In today’s episode, I’m going to give you three really amazing strategies for increasing your value proposition.
Value proposition is something I get very passionate about. It’s such a critical concept and foundation to get right in your business, so today, we’re going to increase yours.
Let’s dive on in!
What is value proposition?
Your value proposition is the perceived value of the transformation you facilitate through the eyes of the potential buyer of that transformation.
In layman’s terms: What is the value to me of the gap between before working with you, and after working with you?
You have people who come in that have a certain skill level, outcome, result, experience and feeling. And then after working with you, they’ve gone through this beautiful journey, and now they’ve achieved this level of outcome/goal/feeling.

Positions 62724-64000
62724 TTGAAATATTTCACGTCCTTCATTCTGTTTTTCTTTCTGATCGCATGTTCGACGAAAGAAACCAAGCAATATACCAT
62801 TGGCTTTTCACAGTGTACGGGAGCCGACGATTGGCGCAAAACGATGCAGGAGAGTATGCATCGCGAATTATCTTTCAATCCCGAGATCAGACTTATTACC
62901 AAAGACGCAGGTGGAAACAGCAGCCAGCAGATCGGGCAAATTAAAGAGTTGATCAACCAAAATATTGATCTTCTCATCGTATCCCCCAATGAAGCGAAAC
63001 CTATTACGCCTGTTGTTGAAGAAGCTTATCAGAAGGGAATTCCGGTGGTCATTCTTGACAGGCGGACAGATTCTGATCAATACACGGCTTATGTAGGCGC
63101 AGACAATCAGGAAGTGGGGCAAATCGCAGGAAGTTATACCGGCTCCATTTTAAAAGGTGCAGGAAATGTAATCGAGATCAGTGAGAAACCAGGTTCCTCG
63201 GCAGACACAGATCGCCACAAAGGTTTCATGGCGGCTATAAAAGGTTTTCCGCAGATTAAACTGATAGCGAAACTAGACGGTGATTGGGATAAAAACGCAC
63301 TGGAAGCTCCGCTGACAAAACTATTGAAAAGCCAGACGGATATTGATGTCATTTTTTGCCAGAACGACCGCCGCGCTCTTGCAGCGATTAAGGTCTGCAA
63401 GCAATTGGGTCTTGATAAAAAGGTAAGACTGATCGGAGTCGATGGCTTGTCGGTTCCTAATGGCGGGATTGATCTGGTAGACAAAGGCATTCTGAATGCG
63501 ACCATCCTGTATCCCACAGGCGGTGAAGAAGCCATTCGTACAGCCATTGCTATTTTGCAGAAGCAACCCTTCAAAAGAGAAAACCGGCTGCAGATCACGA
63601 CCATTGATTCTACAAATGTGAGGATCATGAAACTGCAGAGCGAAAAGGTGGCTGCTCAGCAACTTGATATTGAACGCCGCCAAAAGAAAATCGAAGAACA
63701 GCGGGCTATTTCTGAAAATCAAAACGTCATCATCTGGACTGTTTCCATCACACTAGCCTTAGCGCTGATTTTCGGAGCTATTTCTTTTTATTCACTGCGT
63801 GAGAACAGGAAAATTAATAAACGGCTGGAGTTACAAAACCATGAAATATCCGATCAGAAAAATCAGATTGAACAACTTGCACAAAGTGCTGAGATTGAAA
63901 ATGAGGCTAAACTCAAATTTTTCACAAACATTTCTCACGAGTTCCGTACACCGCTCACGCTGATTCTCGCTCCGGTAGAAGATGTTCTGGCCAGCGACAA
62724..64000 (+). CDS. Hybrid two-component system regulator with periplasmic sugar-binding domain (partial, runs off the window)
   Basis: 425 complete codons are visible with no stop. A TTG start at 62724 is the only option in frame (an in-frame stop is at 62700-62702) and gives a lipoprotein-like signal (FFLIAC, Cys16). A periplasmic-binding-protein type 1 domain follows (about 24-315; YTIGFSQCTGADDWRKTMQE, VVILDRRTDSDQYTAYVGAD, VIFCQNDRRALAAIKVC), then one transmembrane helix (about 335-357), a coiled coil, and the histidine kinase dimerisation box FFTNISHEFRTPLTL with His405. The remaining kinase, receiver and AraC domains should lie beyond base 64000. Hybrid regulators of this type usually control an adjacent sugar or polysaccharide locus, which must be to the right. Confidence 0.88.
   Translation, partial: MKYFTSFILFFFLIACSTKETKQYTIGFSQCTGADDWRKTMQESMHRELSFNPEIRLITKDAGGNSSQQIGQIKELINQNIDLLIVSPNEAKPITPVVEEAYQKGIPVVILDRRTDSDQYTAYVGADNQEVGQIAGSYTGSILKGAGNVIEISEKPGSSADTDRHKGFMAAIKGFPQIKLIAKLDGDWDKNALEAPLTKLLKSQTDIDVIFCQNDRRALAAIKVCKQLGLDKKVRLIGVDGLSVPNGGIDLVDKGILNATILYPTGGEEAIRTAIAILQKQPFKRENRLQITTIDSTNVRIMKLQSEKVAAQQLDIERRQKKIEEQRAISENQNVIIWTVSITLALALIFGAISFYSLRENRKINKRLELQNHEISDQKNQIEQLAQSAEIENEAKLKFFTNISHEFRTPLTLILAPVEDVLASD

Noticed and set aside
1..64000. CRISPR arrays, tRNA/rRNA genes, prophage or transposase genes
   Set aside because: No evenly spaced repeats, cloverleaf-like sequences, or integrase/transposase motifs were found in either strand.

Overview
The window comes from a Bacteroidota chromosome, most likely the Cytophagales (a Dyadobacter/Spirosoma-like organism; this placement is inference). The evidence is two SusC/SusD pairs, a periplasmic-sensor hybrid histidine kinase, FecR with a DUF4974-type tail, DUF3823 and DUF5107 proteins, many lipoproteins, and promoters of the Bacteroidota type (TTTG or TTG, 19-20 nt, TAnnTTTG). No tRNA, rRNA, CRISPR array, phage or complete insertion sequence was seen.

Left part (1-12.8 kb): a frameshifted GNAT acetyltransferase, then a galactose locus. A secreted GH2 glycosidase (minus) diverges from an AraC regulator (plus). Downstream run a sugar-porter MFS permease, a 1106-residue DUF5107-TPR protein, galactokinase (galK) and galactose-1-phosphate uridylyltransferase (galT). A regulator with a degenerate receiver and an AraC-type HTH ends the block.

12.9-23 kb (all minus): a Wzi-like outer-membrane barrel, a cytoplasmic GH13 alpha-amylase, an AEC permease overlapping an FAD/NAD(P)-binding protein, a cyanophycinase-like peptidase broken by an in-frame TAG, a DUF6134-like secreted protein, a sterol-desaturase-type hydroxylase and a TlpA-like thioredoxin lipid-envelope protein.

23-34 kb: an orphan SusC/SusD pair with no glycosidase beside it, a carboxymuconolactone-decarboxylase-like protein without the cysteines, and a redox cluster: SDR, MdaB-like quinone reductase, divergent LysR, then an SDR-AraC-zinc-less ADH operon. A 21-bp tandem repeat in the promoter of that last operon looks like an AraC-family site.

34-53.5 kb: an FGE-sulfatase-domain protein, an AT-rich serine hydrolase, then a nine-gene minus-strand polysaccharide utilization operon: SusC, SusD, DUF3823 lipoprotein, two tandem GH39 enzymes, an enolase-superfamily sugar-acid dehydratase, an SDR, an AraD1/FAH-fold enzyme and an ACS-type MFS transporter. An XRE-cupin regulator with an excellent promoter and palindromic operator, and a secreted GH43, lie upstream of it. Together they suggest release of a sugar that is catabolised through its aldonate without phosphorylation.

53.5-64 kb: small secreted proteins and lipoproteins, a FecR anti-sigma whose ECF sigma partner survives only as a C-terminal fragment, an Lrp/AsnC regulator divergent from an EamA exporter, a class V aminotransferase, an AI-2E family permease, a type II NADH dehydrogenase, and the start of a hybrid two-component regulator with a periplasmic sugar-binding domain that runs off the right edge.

Your value proposition is: How valuable is that transformation to me as a potential buyer of it?
It’s really important that we’re clear here that it’s through the eyes of the potential buyer.
This is where a lot of people get stuck because they add things to their courses or their products and services that THEY think is going to be valuable. Or they just add extra things because they think that that will make it more valuable.
But it’s important for us to understand that your potential buyers will perceive value based on their priorities, what’s important to them, and what’s valuable to them.
Your job is to really understand what is valuable to them, and then dial up that value proposition.
This is the reason why you’ll see such contrasting answers when someone asks in a Facebook group how much the members of that group would pay for their workshop on how to simplify Facebook ads and get leads for under $3.
It’s because those people see the value proposition of that transformation very differently.